In this paper we review the findings on neural growth factors in the peripheral blood of schizophrenia patients. The studies we review provide evidence for the fact that in schizophrenia the levels of growth factors in peripheral blood are disturbed. The most robust results (7 studies) are reported for S100B protein, which seems to be elevated in acute psychosis and in patients with predominant negative symptoms. We conclude that there are aberrant levels of growth factors in peripheral blood in schizophrenia patients, probably most notably in patients with negative symptoms. Large-scale longitudinal multivariate studies, investigating the levels of several growth factors at the same time might give insight in etiological processes and identify clinically useful subsets of patients within the heterogeneous schizophrenia sample.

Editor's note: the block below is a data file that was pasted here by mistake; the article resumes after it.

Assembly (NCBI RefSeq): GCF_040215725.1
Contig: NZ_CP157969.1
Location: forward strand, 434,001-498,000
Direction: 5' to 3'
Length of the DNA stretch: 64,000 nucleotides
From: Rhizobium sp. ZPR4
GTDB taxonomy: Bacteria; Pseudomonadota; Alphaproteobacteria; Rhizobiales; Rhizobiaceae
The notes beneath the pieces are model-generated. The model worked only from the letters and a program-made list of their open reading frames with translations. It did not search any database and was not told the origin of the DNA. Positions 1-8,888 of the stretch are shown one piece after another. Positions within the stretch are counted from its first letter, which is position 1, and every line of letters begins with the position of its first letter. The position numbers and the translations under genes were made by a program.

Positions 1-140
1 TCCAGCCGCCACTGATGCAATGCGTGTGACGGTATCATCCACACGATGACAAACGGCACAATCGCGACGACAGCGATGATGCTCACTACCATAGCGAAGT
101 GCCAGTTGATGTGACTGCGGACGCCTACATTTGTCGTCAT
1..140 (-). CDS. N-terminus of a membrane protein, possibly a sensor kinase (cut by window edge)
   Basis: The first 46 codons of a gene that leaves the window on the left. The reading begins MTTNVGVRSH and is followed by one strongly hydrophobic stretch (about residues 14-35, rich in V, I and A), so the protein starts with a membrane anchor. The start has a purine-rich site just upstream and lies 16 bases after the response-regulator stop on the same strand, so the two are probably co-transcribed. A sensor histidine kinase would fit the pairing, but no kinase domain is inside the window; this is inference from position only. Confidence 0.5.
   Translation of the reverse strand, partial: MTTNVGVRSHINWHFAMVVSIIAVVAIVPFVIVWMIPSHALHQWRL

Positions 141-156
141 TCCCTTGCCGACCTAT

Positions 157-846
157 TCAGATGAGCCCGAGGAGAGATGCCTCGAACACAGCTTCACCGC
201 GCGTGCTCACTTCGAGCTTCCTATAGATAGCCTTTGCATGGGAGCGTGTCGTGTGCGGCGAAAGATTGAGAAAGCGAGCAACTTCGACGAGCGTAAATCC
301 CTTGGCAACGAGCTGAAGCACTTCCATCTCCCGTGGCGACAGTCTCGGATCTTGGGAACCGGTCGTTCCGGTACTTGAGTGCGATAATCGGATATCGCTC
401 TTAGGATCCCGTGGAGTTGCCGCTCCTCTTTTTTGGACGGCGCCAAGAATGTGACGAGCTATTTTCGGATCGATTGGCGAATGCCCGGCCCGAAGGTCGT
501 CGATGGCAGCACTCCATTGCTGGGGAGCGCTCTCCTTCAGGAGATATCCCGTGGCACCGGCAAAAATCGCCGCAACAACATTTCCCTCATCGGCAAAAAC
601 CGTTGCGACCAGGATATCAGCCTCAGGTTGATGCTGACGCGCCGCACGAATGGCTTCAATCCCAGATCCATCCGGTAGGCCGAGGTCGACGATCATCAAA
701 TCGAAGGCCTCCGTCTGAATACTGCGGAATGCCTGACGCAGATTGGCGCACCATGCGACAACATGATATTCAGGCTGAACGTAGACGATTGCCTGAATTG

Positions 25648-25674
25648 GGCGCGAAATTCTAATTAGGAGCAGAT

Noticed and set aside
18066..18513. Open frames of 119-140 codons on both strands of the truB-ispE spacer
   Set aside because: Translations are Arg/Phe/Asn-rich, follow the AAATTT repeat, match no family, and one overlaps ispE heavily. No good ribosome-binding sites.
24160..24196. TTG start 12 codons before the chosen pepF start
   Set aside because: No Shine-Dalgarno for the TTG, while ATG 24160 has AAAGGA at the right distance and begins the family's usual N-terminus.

Neural growth factor, Neurotrophic, Neurotrophin, Peripheral blood, Schizophrenia
dx.doi.org/10.1016/j.euroneuro.2006.02.001, hdl.handle.net/1765/69374
European Neuropsychopharmacology
Department of Psychiatry

van Beveren, N.J.M, van der Spelt, J.-J, de Haan, L, & Fekkes, D. (2006). Schizophrenia-associated neural growth factors in peripheral blood. A review. European Neuropsychopharmacology (Vol. 16, pp. 469–480). doi:10.1016/j.euroneuro.2006.02.001